Two other things annoyed me, too. The first is that advertisement phrase at the bottom of the form being printed in several different languages. Now, I realize that we're a melting pot and all that, but shouldn't everyone in this country be well-versed in English? That's kind of the primary language here, you know. There's no reason to use multiple languages on this thing other than pure political pandering. Second is the entire premise of the letter itself - do we really need a letter telling us that we're about to receive a letter on the 2010 census?
Apparently, I'm not alone in that one:
Probably from the TARP or 'stimulus' slush funds, I'm guessing.
The Census has sent me a letter telling me that they're going to send me a letter. Brilliant!
I'm having a difficult time deciding if this letter is:
- Supposed to be helpful or informative in some way.
- A joke.
- Some sort of Obama stimulus plan for the postal workers
- My imagination.
I'm betting on option 3.
Mark Krikorian offers an outstanding suggestion:
I haven't gotten my letter from the Census Bureau yet asking me to make sure I fill out the questionnaire. But when I do fill it out, I'll use it to send a message.Sounds good to me! In fact, "American" was the fastest growing ancestry group in the previous decade.
Fully one-quarter of the space on this year's form is taken up with questions of race and ethnicity, which are clearly illegitimate and none of the government's business (despite the New York Times' assurances to the contrary on today's editorial page). So until we succeed in building the needed wall of separation between race and state, I have a proposal. Question 9 on the census form asks "What is Person 1's race?" (and so on, for other members of the household). My initial impulse was simply to misidentify my race so as to throw a monkey wrench into the statistics; I had fun doing this on the personal-information form my college required every semester, where I was a Puerto Rican Muslim one semester, and a Samoan Buddhist the next. But lying in this constitutionally mandated process is wrong. Really — don't do it.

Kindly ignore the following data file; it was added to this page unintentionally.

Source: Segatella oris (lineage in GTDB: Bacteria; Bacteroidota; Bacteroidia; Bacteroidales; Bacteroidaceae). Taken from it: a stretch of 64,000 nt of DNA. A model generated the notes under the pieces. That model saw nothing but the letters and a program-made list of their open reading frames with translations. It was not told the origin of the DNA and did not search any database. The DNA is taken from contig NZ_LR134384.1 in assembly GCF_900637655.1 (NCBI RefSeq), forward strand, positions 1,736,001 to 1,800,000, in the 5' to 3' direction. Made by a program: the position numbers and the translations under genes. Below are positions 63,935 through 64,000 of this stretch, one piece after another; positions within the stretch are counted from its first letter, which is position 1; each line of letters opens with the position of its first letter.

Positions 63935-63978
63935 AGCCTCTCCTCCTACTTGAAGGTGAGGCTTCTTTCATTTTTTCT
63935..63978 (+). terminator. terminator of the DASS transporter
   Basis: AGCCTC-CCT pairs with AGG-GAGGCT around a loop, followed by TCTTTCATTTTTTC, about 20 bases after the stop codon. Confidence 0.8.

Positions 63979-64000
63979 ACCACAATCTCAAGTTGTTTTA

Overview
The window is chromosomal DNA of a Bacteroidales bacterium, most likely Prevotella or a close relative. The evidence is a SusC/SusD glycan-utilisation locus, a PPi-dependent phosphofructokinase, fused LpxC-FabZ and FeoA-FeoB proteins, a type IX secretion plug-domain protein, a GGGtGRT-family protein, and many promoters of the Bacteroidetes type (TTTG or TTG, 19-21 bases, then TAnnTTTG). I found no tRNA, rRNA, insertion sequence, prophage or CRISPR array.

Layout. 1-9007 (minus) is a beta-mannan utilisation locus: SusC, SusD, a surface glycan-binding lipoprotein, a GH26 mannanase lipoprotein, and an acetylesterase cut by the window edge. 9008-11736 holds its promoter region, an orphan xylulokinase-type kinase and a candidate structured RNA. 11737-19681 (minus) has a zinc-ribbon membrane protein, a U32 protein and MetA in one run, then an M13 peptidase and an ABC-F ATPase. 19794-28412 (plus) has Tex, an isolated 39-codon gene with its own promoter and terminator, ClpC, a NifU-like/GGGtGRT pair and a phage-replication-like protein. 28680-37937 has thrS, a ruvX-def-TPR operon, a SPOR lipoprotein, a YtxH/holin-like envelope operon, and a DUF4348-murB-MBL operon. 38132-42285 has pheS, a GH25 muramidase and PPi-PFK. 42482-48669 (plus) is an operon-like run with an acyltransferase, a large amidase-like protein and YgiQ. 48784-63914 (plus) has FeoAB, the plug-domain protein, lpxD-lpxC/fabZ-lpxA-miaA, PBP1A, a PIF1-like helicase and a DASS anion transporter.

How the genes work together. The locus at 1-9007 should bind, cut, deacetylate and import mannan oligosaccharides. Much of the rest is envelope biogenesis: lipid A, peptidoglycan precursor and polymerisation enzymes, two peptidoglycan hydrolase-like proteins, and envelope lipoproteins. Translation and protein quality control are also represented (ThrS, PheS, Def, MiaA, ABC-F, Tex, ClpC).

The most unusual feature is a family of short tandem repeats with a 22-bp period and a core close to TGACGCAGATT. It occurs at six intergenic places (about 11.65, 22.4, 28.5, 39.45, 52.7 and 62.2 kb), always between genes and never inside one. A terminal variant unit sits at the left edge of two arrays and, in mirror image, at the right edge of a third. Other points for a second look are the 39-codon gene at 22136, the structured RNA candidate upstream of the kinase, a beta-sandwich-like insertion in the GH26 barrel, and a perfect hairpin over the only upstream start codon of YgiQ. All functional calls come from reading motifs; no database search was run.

Instead, we should answer Question 9 by checking the last option — "Some other race" — and writing in "American." It's a truthful answer but at the same time is a way for ordinary citizens to express their rejection of unconstitutional racial classification schemes. In fact, "American" was the plurality ancestry selection for respondents to the 2000 census in four states and several hundred counties.
Michelle Malkin reminds us of Teddy Roosevelt's excellent thoughts on the subject:
There is no room in this country for hyphenated Americanism. When I refer to hyphenated Americans, I do not refer to naturalized Americans. Some of the very best Americans I have ever known were naturalized Americans, Americans born abroad. But a hyphenated American is not an American at all… The one absolutely certain way of bringing this nation to ruin, of preventing all possibility of its continuing to be a nation at all, would be to permit it to become a tangle of squabbling nationalities, an intricate knot of German-Americans, Irish-Americans, English-Americans, French-Americans, Scandinavian-Americans or Italian-Americans, each preserving its separate nationality, each at heart feeling more sympathy with Europeans of that nationality, than with the other citizens of the American Republic… There is no such thing as a hyphenated American who is a good American. The only man who is a good American is the man who is an American and nothing else.
Let's make the numbers jump off the page this time around. Pass the message along to everyone you know.
The word we're looking for is "American". That's it. Period.
There's my two cents.